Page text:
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Parasitic infections are common in ferrets, especially young ferrets. And although parasitic infections can occur on the skin and in other parts of the body, they are often found in the digestive tract (i.e., the stomach and intestines). One such infection, coccidiosis, is most problematic within the United States and is generally caused by two types of protozoal parasites: eimeria and isospora coccidian. A ferret infected with either parasite will primarily display diarrhea and lethargy. These parasites may also be contagious for humans and dogs.
There are many different stages in the life of a protozoan parasite, and this life cycle affects the types of signs and symptoms a ferret experiences. However, most ferrets will show signs of diarrhea, lethargy, weight loss, an upset stomach and sometimes rectal prolapse. This is where the ferret's rectum protrudes out of its anus, which may lead to secondary infections, ulcers, rectal damage and may even prevent the ferret from properly defecating.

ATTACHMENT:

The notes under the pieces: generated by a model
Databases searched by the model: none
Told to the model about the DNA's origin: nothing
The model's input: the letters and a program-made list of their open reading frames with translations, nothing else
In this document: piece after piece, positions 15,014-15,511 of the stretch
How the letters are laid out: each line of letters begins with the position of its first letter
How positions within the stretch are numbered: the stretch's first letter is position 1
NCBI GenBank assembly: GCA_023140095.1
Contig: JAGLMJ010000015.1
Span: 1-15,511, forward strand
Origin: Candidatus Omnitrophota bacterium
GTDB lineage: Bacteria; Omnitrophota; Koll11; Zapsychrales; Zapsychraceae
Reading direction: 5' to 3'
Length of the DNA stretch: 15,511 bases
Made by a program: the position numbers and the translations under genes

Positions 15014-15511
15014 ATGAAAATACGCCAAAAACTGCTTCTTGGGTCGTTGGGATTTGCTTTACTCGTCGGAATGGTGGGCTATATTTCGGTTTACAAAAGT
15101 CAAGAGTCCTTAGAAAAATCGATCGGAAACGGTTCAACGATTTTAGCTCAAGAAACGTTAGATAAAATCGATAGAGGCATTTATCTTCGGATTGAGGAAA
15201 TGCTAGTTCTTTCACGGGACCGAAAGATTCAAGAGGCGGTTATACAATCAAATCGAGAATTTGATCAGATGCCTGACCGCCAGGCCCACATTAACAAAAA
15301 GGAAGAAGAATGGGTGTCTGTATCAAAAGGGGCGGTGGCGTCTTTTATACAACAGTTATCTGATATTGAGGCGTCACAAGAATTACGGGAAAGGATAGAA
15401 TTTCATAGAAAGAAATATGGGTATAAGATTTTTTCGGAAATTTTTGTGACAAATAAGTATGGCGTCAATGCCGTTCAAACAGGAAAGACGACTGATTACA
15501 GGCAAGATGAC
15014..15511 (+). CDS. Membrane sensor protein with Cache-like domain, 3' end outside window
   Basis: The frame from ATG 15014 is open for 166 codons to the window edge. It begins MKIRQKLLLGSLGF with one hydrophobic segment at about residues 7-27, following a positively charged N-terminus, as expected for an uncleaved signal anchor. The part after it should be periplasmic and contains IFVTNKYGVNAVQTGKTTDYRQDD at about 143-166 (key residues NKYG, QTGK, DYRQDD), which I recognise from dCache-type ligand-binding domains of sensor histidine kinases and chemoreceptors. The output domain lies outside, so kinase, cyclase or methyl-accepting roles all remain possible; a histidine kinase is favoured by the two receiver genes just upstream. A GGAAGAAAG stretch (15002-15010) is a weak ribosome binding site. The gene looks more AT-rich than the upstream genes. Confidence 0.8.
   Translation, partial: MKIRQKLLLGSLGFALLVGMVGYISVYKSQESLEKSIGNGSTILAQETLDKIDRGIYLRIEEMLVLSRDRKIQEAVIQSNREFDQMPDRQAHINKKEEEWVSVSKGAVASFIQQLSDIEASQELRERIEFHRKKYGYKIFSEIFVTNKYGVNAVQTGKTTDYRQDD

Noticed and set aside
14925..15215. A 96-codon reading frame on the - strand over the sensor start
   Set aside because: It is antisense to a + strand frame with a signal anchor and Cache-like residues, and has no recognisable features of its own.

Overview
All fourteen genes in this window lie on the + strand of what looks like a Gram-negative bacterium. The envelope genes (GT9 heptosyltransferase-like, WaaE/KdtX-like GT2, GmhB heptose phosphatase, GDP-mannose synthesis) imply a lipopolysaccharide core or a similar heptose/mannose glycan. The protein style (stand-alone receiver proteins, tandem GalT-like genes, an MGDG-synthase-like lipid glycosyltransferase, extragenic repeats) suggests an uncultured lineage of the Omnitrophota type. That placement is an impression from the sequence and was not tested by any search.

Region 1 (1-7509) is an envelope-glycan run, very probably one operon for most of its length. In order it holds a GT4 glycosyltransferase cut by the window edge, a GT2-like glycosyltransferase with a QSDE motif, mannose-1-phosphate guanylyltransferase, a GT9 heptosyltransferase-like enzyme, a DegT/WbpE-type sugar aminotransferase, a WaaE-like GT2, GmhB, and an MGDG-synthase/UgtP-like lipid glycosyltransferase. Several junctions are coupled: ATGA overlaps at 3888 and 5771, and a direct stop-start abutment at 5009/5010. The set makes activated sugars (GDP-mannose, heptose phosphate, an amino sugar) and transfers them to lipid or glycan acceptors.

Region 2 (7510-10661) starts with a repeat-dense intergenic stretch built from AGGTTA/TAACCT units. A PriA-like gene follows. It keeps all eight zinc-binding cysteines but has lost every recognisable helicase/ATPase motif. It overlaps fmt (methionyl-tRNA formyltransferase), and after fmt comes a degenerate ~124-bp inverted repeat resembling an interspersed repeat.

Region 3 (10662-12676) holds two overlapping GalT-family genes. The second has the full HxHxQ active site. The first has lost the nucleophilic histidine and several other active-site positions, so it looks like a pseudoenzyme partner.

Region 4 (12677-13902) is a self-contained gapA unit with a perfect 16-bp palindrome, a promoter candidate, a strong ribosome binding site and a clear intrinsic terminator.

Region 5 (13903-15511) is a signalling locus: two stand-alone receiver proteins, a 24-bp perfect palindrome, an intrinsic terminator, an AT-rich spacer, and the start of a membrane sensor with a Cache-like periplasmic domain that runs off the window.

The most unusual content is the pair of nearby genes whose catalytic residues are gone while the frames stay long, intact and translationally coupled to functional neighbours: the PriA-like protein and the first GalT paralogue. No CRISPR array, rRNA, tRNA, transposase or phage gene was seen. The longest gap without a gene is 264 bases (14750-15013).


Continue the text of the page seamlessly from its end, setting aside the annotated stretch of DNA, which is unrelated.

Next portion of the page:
As previously stated, coccidiosis is caused by an intestinal infection with protozoal parasites. Ferrets may contract these parasites through contact with infected fecal matter or through other airborne particles and contaminants.
After ruling out other causes for diarrhea such as metabolic diseases or other intestinal disorders, the veterinarian will examine the ferret's stool sample for parasites. Another indication of coccidiosis is increased liver enzymes in the animal.
The very end of the large intestine
The falling forward of something, usually visceral
The whole system involved in digestion from mouth to anus
The end of the gastrointestinal tract; the opening at the end of the tract.
The condition of being drowsy, listless, or weak